The Fly (1986)

fly_posterI did hear about this film many years ago, but I had never seen it until very recently. Needless to say it’s quite unlike any sci-fi horror film I had seen so far, with its unique premise (I say this and the very story had been filmed before in 1958) and its refreshingly visceral horror thrills.

The premise of the film revolves around Seth Brundle, an eccentric scientist working on a set of “telepods”, instant transportation devices which he claims will change the world forever. Documenting this is Veronica Quaife, a science reporter who eventually gets attached to her subject at her peril. Brundle eventually thinks that he’s perfected his experiment, but begins to display signs that he has transformed into a completely different person, and finds out that his last experiment went disastrously wrong.

I honestly thought that it was going to be the horror film that almost immediately started with Jeff Goldblum’s character becoming the fly, but that would have been much too predictable. Instead, the film seems to have taken the path of slowly establishing mood and depth of character, before eventually taking a creepy turn as the eccentric scientist slowly morphs into a savage, grotesque creature. I think this was a well-written film, with its slow, suspenseful pacing building up to a viscerally climactic end.

I think Jeff Goldblum was a good fit for the lead role, even though at times he sounded a bit robotic. His performance was a fine mix of sorts, not too much like the cackling mad scientist, not too much like a bumbling “nutty professor” type. In a way, he’s his own breed of character here. Geena Davis also made for a good supporting character, though it sometimes seems as if she ought to be the main protagonist (taking on the role more heavily towards the end).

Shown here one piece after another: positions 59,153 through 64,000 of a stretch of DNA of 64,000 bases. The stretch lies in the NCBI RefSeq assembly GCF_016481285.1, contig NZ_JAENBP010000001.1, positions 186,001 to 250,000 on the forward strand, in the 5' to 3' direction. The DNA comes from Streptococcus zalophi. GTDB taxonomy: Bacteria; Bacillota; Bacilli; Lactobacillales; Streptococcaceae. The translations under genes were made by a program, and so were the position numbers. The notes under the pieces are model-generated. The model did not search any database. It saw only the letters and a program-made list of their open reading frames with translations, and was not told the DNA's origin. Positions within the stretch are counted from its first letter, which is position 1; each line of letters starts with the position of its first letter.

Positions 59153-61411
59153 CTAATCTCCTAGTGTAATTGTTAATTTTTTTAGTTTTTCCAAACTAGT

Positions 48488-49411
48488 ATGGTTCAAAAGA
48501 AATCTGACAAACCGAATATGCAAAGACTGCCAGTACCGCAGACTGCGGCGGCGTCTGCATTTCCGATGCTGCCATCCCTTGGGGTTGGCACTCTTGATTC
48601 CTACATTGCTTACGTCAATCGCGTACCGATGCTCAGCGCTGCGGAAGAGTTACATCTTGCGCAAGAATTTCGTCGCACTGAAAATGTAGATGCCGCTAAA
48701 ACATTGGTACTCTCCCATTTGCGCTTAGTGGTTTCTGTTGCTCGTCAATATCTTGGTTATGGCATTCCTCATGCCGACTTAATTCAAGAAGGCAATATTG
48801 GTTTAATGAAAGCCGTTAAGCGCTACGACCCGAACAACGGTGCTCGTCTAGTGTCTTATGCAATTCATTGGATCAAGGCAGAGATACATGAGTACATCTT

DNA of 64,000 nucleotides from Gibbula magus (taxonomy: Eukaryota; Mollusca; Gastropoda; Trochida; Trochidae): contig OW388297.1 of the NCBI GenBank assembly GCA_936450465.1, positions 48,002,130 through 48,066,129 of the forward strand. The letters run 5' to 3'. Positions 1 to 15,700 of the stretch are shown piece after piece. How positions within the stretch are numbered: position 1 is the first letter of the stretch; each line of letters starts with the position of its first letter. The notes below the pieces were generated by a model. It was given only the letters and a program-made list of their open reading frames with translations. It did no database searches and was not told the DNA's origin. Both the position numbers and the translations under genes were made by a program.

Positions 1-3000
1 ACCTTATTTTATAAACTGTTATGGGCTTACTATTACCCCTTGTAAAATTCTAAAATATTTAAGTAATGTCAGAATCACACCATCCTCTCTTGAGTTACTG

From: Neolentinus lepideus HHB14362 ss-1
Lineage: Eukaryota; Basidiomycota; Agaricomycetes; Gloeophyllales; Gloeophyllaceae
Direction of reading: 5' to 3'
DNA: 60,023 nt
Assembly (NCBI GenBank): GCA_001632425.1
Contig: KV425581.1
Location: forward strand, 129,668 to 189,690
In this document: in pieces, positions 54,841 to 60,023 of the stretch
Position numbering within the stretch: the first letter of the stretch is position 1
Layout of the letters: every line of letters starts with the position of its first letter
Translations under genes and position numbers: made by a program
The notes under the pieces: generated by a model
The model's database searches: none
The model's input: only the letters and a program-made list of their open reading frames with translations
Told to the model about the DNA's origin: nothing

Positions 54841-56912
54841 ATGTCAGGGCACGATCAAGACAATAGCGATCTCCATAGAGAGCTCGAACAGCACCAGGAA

Much like any other film made by David Cronenberg, The Fly is very much a visual film, and thus much of its success depended on how it presented itself. On the surface it looks like it would have fitted just as well on television as it did on the silver screen (by which I mean it’d look good on both). However, the real cherry on the sundae would have to be the film’s wildly liberal use of its creative special and make-up effects. Given the film’s gore horror approach (though I must say the film is rather conservative on the gore), the film is replete with such special effects, and it seems to work in the film’s favour. Of course, who could forget how well the make-up was implemented in creating the fly creature? If you’ve seen the film, I don’t think you will.

All in all, The Fly was a very good example of sci-fi horror done right. I’ll admit that it’s not without its flaws, and that there are certainly better films in the same genre, but because of its inventiveness, originality, and good writing, I think there’s a special place for this sadly underrated film.

  • Score: 84%
  • Grade: B
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